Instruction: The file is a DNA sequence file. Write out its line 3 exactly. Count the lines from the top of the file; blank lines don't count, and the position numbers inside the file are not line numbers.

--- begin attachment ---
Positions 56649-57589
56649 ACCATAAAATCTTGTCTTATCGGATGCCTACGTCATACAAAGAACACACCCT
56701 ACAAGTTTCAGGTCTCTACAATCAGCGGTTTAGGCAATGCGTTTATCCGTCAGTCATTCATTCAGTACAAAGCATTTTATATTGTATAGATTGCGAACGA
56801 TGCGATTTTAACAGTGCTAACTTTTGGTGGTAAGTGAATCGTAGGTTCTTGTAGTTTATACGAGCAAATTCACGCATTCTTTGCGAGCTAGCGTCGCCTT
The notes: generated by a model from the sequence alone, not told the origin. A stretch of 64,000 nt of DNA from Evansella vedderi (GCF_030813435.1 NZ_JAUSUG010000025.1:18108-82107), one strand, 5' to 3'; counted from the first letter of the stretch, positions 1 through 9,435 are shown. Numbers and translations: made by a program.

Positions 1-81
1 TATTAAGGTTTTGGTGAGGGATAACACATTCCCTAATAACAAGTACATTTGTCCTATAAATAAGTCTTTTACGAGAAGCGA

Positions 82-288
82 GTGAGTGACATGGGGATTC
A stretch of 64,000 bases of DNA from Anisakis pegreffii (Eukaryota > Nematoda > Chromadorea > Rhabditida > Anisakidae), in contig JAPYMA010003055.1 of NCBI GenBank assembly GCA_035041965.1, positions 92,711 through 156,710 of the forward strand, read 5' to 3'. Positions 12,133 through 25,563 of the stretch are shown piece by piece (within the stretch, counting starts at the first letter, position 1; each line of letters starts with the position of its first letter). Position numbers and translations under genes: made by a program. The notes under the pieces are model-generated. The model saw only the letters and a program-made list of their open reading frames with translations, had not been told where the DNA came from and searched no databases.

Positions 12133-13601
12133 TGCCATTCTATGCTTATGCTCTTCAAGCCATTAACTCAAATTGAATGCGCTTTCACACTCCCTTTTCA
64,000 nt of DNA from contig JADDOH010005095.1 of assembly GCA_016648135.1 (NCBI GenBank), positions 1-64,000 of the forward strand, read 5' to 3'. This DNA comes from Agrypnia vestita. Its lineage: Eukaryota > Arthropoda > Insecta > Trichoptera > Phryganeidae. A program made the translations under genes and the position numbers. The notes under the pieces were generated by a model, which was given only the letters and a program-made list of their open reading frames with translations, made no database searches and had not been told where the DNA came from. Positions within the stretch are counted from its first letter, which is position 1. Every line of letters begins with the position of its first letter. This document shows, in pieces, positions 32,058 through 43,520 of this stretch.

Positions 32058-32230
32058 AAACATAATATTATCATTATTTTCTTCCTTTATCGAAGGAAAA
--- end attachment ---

56701 ACAAGTTTCAGGTCTCTACAATCAGCGGTTTAGGCAATGCGTTTATCCGTCAGTCATTCATTCAGTACAAAGCATTTTATATTGTATAGATTGCGAACGA